Why It's Time to Reframe the Social Safety Net Debate

President Trump’s budget proposal has been met with a flurry of reactions since it was introduced in March. Immediately, the battle lines formed to defend or destroy it. The predictable skirmishes erupted over what this budget would mean for social programs if it were enacted.  The New York Times wrote an entire article about who “wins” and “loses.” In most public discourse the budget is a zero sum war.

We often blame blind adherence to ideology for the vehemence and intractability of our Sisyphean budget debates. But “ideology” is too kind a word for what has happened. Ideology implies a systematic set of beliefs that guide us. What we see in the trenches is less a framework of beliefs and more a trap, an identity in which our elected officials are imprisoned. Conservatives must prove they are budget hawks. Liberals must prove they will protect social programs. Both are willing to do so at any cost, and the cost is often a compelling or coherent vision for human flourishing.

We can see this battle clearly in the budget itself. The budget proposes severe cuts to social programs.  Gone would be funding for a $3 billion Community Development Block Grant as well as support for Community Development Financial Institutions, among numerous other things. This budget seems to ask “why should the federal government promote social programs at all?” While we should be concerned at the consequences of this budget, especially for our most vulnerable citizens, we can also take this opportunity to step back and actually answer the implied question. In re-examining why the federal government should support social programs, perhaps we can bring the discussion back to first principles instead of the worn out paths we keep marching on.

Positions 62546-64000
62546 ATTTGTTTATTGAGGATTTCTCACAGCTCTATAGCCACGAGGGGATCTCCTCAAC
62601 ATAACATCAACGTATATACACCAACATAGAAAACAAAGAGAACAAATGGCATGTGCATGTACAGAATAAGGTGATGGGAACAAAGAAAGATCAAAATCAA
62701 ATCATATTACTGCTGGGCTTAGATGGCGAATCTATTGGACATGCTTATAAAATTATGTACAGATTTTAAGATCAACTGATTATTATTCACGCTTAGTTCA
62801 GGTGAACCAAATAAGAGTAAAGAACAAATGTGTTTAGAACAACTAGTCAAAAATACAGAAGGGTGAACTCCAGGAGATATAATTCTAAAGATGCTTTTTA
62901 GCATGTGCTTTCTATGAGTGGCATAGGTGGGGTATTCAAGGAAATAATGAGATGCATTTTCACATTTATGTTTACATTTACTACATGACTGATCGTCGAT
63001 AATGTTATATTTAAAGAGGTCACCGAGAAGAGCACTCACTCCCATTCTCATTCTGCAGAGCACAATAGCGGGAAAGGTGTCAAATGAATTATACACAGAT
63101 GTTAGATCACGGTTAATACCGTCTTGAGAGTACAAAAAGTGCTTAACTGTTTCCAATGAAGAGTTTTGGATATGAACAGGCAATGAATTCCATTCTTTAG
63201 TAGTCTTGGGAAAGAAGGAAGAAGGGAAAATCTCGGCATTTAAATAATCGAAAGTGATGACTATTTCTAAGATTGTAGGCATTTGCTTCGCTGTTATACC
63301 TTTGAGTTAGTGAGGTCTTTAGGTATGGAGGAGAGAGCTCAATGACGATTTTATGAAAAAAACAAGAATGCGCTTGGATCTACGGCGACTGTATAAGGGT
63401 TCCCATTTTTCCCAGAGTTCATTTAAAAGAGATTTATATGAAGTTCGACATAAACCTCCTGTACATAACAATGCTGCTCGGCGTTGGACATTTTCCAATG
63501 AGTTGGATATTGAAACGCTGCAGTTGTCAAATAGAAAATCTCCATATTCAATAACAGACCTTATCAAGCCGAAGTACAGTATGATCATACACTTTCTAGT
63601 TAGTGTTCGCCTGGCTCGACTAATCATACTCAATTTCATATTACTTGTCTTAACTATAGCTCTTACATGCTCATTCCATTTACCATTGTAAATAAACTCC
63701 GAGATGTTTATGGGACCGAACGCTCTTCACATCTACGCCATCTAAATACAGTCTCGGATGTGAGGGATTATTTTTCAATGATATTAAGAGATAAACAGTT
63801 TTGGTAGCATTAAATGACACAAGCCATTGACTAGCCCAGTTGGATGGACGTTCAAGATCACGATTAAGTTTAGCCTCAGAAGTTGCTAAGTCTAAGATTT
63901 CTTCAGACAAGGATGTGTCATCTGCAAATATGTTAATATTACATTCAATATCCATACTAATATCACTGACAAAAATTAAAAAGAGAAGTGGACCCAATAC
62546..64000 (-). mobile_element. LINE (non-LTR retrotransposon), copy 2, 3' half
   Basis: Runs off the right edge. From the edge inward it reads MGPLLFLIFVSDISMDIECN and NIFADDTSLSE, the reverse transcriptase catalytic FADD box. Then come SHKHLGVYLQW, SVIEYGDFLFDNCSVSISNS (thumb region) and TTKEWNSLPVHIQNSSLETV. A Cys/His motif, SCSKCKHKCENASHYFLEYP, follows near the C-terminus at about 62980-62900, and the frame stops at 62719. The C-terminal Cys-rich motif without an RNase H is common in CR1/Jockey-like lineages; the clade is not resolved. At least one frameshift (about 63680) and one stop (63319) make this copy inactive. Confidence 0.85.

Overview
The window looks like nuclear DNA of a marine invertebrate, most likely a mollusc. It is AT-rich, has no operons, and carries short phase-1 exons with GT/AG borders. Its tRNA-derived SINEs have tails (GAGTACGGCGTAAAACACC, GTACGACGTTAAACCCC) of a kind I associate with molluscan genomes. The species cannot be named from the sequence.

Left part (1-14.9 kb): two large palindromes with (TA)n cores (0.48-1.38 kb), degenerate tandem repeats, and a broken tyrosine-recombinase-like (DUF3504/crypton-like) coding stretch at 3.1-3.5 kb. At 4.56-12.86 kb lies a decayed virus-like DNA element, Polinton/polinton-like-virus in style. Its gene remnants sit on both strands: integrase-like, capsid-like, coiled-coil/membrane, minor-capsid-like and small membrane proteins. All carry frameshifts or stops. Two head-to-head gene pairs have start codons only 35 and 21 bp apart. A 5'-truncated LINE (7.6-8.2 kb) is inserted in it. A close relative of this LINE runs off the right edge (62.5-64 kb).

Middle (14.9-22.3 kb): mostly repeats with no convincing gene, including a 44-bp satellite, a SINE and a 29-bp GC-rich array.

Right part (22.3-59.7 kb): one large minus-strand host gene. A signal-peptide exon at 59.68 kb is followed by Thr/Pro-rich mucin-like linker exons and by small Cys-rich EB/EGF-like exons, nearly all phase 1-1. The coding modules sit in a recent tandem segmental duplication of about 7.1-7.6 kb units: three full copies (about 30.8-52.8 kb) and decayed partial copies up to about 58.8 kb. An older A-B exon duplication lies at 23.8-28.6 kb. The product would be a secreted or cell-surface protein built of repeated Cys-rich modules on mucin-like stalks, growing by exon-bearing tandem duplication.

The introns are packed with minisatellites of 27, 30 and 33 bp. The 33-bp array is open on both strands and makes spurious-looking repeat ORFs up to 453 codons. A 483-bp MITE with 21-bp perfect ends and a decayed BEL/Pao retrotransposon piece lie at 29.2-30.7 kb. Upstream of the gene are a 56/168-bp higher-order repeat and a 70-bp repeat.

The journey begins with the word “effective.” It is a term that is widely used, particularly by conservative thinkers who argue for cuts to social programs. For many, social programs are simply too “ineffective” to exist. For example, Robert Rector, a senior research fellow at the Heritage Foundation, said, “We have a very large welfare state, and there is waste in that welfare state. It’s important to prune the waste and make these programs much more effective.”

What does “effective” mean? Unfortunately, on the left it often means expanding social welfare programs and, on the right, making dramatic cuts to critical, small budget programs. Little time is spent on substantive improvements or creative ideas.

How do we know if a government program or agency is effective? To answer that we would have to know the end goal of a successful program. We would need to have a common measure of success, something we do not currently have because the conversation about program effectiveness is mired in a paralyzing and toxic polarity. Accusations make their rounds. An appeal to “efficiency” in government programs is answered by, “you hate poor people.” Likewise, an appeal to preserving programs receives the response, “you create bloated government and dependency.” Fortunately, these characterizations aren’t the only options.

A vision for shared justice comes from the foundational, yet simple questions:  Who do we want to be as a nation and what kind of society do we want to live in? 

For Christians concerned with public justice, “effective” programs are ones in which the government comes alongside other institutions to create a more vibrant, flourishing society. That means the measure of success cannot simply be a smaller federal budget or the expansion of federal programs. We must take a serious look at how different programs help society to grow and flourish. Our pursuit of public justice should compel us to call on our elected officials to support quality programs across all levels of civil society. We have frank conversations about programs that are not making an impact, but also conversation about the real good that some of these other programs do. Fiscal responsibility and robust support of compassionate social programs do not have to be mutually exclusive. We have made them so.